But beyond it’s theming I just genuinely enjoyed pretty much every minute of this film in spite of the overarching sense of familiarity. It’s entertaining, it feels so much more focused than “Suicide Squad” with a clear agenda and concept to build off of and while I wish there was a bit more attention paid to properly developing its titular team every actress and heroine gets their chance to shine. A lot of the same ideas, including flashback intros and name graphics, are borrowed from “Suicide Squad” but used much more effectively proving just how much better the previous feature could have and should have been. The action, comedy and even the villain are so much more enjoyable and polished. The soundtrack feels better incorporated into the film enhancing and complimenting the action rather than feeling out of place. Also the R-rating feels appropriate rather than gimmicky with each F-bomb and swear feeling like natural language from the speakers rather than forced into the script just to justify the rating. The pacing is effective and engaging with a tight 1 hour and 45 minute run time and the script makes for some fun conversation and banter between the characters.
Margot Robbie of course steals the show as Harley Quinn but the likes of Mary Elizabeth Winstead, Jurnee Smollett-Bell, Rosie Perez, and Ella Jay Basco also hold their own making for a fun and female cast who are completely on board. Ewan McGregor (shown above) also provides a fun against-type performance as the villain Black Mask even if his character could have done with a little more subtlety. Director Cathy Yen does a fine job injecting style into the film even if it’s clearly derivative of the previous movie for the sake of consistency and having a female touch makes for more properly handled characters and story when putting women front and center. Overall, I think the best thing about this movie is that it feels like what “Suicide Squad” should have been embracing many of the same approaches but doing it so much better and feeling like a much more thought out and focused product. Even the idea of flashbacks introducing the characters feels more appropriate seeing as Harley Quinn is the narrator and her psychotic mind would see a story in jumbled pieces. This whole experience feels like a formula perfected and in that vein it’s biggest advantage may be that it truly does make up for many of the sins that “Suicide Squad” left behind.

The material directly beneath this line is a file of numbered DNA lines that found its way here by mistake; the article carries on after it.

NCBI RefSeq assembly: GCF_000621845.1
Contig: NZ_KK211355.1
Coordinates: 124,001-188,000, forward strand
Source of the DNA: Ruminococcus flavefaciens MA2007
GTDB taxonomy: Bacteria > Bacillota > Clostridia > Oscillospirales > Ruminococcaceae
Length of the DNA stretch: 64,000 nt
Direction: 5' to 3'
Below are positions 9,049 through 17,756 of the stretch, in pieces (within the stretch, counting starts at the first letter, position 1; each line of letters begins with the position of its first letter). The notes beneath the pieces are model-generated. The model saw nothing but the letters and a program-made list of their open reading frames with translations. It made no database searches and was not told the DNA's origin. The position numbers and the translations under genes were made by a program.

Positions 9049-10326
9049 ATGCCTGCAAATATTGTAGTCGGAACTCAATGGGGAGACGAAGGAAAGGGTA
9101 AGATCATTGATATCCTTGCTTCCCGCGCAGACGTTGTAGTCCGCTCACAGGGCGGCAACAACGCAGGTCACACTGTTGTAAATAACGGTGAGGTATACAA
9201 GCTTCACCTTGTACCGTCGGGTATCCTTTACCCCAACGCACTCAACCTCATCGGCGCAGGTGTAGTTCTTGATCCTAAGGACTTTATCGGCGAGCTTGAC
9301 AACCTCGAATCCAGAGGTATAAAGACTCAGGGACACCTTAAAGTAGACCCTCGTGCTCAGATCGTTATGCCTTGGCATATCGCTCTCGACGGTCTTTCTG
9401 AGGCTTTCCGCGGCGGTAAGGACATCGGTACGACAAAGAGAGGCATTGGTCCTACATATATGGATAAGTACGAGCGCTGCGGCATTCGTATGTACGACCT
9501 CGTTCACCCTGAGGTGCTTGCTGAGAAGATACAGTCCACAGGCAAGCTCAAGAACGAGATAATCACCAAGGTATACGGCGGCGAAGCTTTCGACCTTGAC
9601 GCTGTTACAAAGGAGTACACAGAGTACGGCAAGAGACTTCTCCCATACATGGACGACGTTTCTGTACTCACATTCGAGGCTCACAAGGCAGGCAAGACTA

“Birds of Prey” may not be an absolutely perfect comic book movie but it’s an entertaining ride that more than makes up for the mistakes of its bland predecessor. At the risk of redundancy, this is everything “Suicide Squad” should have been with a memorable cast full of completely on-board performers led by the charming Margot Robbie, a witty and hilarious script, plenty of engrossing action and a plot with a point. It’s R-rating and sense of humor truly makes this DC’s answer to Marvel’s “Deadpool” helping the once dark franchise lighten up even more as DC continues to find its strength in standalone stories rather than the need to create a more cohesive universe. It’s no “Wonder Woman” which remains the best DCEU film in my opinion, but it’s a close second. While it’s heavy handedness might be a little much for some to bear, it’s easy to overlook how up front its themes are when you’re laughing your ass off and having a genuinely good time in the process. It might not be DC’s best film but it’s one of their best and a continued sign the studio is finally headed in the right direction.